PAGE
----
Criticisms on AI art

Unless you assume the artists are the hundreds of stolen art works utilized as AI material.

The photographs do not originate from anywhere: the results derive traits and aesthetic elements from an infinite bank of data on the internet, virtually all of which is gathered without consent.

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However, ArtStation states that they take copyright infringement “extremely seriously.” The whole remark reeks of dishonesty and apprehension about the repercussions. Artists responded by submitting the same artwork, made by artist Alexander Nanitchkov, with the words “SAY NO TO AI-GENERATED ART.” Some created the picture in their own ways, filling ArtStation’s algorithm and making AI art search incredibly tough. The community believes that the act will draw ArtStation’s notice and cause them to reconsider their position. Other demonstrations began on other platforms as well, with hashtags such as #NoAi dominating.

The simple idea of AI art as a tool conceals the underlying hideous, capitalistic initiative of theft, disdain, and commodification that it delivers.

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These pictures are far from capable of replacing the human hand. AI-created books lack critical details and have messed-up elements that demonstrate the work is plainly generated: additional fingers, mismatched eyes, buildings that abruptly terminate, landscapes that seem to glitch out like a video game, and many other faults.

Not only that, but the claim that it makes art more accessible is absurd. Art has always been and will always be accessible: anything may be art if you believe it to be so. You may spend millions of dollars on your craft, or you can make items out of mud or by cutting into objects; the only limit is your own imagination. The fact is that AI does not make art more accessible; rather, finished creations may now be produced with little effort.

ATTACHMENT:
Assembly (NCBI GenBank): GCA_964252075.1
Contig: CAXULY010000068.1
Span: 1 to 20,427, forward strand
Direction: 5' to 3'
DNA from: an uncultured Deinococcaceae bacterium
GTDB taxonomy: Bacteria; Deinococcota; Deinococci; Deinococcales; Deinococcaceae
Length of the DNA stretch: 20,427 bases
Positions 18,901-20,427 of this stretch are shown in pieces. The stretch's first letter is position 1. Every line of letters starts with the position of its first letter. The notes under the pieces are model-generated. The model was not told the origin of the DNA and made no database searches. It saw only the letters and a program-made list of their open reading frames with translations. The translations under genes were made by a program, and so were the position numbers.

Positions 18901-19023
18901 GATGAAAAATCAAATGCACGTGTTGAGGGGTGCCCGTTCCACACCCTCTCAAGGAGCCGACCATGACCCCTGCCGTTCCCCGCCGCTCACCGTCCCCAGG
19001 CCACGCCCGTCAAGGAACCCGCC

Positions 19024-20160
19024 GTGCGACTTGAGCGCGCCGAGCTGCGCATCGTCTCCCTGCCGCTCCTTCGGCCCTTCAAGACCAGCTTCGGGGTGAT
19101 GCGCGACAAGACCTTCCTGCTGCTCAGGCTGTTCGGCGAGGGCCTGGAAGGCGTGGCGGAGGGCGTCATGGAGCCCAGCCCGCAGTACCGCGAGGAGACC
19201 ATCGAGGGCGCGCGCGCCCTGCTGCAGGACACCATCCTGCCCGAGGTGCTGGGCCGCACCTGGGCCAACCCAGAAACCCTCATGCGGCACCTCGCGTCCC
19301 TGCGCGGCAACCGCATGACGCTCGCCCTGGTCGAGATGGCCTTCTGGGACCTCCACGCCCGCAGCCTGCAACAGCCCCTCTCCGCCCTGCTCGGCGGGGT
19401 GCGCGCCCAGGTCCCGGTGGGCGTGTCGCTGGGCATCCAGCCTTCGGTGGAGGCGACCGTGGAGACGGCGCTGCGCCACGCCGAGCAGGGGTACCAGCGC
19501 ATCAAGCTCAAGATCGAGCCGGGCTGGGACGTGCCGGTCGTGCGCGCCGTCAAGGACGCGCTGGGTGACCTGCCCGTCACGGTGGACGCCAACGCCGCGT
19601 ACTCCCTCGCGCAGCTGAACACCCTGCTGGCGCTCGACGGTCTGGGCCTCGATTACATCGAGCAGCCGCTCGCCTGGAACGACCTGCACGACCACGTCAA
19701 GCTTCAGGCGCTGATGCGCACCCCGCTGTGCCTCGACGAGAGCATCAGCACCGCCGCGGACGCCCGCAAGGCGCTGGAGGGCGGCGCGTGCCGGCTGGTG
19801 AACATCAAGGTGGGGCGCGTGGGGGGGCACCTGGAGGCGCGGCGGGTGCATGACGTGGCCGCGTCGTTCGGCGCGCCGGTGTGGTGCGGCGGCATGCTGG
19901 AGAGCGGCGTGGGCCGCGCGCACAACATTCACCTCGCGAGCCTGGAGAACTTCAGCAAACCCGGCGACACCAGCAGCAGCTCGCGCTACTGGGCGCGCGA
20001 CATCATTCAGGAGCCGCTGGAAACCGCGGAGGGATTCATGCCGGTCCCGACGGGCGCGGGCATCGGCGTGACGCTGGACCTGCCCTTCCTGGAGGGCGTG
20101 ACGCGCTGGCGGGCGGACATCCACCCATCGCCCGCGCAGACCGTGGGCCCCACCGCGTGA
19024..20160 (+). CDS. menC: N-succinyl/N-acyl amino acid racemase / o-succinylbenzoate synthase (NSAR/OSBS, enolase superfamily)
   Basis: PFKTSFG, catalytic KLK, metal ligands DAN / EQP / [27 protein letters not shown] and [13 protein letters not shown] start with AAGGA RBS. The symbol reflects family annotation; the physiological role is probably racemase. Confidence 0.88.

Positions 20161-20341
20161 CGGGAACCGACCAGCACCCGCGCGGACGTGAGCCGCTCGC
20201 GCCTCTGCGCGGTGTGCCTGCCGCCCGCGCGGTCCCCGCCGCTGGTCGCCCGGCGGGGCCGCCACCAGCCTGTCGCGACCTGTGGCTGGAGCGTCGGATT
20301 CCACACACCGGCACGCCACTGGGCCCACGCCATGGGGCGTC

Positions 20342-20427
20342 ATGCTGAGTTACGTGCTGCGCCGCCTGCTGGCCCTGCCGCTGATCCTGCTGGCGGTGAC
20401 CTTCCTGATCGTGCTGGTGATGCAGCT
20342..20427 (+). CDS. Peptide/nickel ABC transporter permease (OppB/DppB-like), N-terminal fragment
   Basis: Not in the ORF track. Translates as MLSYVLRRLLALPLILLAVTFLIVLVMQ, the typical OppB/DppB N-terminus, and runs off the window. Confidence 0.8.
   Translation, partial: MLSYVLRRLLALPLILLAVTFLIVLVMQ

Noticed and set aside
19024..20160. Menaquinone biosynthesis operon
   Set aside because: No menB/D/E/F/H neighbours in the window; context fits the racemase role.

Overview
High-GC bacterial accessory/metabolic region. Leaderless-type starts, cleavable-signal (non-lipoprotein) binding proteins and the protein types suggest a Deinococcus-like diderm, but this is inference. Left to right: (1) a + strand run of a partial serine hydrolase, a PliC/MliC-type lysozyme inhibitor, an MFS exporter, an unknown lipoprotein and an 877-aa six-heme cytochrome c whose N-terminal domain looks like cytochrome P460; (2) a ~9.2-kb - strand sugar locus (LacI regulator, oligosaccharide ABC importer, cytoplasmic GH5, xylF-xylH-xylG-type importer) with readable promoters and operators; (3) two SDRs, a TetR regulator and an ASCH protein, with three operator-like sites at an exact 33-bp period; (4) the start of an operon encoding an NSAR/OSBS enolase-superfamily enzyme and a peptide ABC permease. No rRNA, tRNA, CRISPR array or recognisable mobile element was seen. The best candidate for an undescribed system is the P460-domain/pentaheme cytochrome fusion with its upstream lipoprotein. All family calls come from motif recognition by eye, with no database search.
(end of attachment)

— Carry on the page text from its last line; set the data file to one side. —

The community has noticed an upsetting but not entirely surprising pattern: the virtual art world’s juggernauts, such as Adobe and DeviantART, are the ones promoting AI-generated art: companies and programs known for their artistic exploitation in favor of generating the most income are pro AI, while smaller companies, such as the art program Krita, have followed the protest in vowing to protect human artists.

Another disturbing example was the shocking emergence of AI-generated paintings in artist lanes at events such as Anime Expo. Fortunately, two of the largest conventions in the United States (Anime NYC and Anime Los Angeles) prohibited the sale of AI-generated art in artist alleys, with Anime Los Angeles stating, “If, in the future, such a program is created that allows only specific images the artist owns to be sourced from, it will be the artist’s responsibility to provide proof that the pieces were not created from stolen images.”

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Places like these, in my experience, are highly important for the selling of local work, as well as people engaging with artists and other art lovers and sharing their beautiful armament of ideas and specialized personality. AI has no place here.

You are not reinventing the art game; instead, you are insulting hard work, passion, livelihood, and the joy of creativity. Not to mention the funds that artists need to survive. AI is reducing art to a commodity, a worry that has persisted since the advent of NFTs and even the first kinds of printmaking. Despite everything, art has always existed.

We will always be here.

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